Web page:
Vikram J Singh, who was the senior defense adviser to Richard Holbrooke [ Images ], the erstwhile United States special representative for Afghanistan and Pakistan, has been appointed to a key Pentagon [ Images ] post -- deputy assistant secretary of defense for south and Southeast Asia.
After Holbrooke's sudden death, Singh was promoted to be one of the two deputies, along with Dan Feldman, to assist Frank Ruggiero, the acting special representative to the Af-Pak region.
But after Marc Grossman was appointed to succeed Holbrooke, many of the latter's hand-picked advisers, including Singh, were in limbo because Grossman brought in his own team.
Several of Holbrooke's team returned to their earlier positions in the agencies from which they were plucked or to the various think tanks.
Singh was also a product of an influential think tank, the Center for a New American Policy, where he served as a fellow, working on Afghanistan and Pakistan, the Asia Initiative '09, and a range of CNAS defense strategy and planning projects until 2009.
But his Pentagon appointment was a homecoming of sorts. From 2003 to 2007, he had worked in the Office of the assistant secretary of Defense for Global Security Affairs. He was responsible for strategic initiatives to improve the US military's work with partner nations, including the policy oversight and management of a joint Department of Defense and Department of State program to train and equip foreign military forces around the world.
Singh was one of the Pentagon's top policy analysts and worked on issues like counter-insurgency and irregular warfare capabilities, disaster response and humanitarian assistance, oversight of peacekeeping missions.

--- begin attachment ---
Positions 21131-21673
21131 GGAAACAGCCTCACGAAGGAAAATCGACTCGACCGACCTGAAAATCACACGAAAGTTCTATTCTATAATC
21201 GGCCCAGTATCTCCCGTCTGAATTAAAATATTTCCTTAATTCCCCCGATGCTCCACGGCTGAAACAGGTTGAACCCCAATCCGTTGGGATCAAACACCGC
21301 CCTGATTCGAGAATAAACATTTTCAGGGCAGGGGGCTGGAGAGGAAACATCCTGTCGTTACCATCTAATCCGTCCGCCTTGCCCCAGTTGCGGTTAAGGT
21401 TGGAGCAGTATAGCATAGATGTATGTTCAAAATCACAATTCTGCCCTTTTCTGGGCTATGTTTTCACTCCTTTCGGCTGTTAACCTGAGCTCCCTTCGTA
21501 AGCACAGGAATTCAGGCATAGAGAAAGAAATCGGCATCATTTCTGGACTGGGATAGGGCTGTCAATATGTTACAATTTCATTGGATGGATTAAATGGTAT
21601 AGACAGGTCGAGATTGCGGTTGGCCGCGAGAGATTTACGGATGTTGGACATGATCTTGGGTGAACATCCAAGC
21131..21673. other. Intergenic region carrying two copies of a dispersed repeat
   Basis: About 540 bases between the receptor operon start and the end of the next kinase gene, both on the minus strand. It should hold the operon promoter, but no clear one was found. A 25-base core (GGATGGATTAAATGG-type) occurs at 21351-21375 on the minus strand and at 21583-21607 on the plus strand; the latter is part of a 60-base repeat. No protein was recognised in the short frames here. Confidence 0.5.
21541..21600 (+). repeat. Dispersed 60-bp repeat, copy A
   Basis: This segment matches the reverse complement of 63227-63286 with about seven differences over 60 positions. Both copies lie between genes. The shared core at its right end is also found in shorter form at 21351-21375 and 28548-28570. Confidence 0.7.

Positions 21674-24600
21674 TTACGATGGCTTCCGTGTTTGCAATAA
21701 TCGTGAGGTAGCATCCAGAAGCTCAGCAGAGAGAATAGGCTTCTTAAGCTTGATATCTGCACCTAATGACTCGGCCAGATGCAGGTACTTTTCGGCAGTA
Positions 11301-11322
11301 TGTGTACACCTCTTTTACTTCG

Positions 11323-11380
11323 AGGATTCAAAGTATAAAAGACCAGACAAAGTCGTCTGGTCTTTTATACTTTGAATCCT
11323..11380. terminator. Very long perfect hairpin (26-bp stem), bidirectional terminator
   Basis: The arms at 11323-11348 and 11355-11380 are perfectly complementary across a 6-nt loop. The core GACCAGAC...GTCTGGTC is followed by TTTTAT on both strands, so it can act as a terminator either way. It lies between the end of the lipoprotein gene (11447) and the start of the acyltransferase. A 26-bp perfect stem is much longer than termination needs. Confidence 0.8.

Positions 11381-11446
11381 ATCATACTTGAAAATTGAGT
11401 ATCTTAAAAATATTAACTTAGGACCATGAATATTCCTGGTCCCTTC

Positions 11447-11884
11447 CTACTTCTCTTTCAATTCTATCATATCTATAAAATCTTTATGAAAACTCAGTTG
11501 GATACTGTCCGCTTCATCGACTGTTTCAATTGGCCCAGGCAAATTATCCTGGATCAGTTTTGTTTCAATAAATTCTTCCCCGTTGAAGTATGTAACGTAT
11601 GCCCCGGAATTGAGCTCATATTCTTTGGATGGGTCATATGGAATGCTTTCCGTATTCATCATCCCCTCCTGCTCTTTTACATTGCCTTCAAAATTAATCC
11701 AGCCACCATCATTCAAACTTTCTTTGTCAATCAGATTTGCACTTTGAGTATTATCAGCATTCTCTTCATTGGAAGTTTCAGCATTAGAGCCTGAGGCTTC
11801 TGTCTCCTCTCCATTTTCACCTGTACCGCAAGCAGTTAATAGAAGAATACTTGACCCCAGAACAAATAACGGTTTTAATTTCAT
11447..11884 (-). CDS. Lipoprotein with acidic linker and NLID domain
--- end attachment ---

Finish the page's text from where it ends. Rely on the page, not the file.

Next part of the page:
In his new avatar at the Pentagon, Singh replaces Robert Scher, who has moved to the Planning Bureau at DOD as a deputy assistant secretary of defense.
An alumnus of the University of California, Berkeley and Columbia University, from where he received his BA in history and MA in international security policy, respectively, Singh joined the government as a Presidential Management Fellow.
He managed a five-country Ford [ Images ] Foundation project in South Asia that was focused on minority rights and security in India [ Images ], Pakistan, Sri Lanka [ Images ], Bangladesh and Nepal for the International Center for Ethnic Studies, headquartered in Colombo.
Singh was also, for a few years, a journalist, having been a reporter for the Voice of America in Sri Lanka and South Africa [ Images ].
In 2002, he was awarded the Foreign Language and Areas Studies Fellowship. He is an International Fellow of Columbia University. He has received a Superior Honor Award from the Department of State, at the time he was part of Holbrooke's team.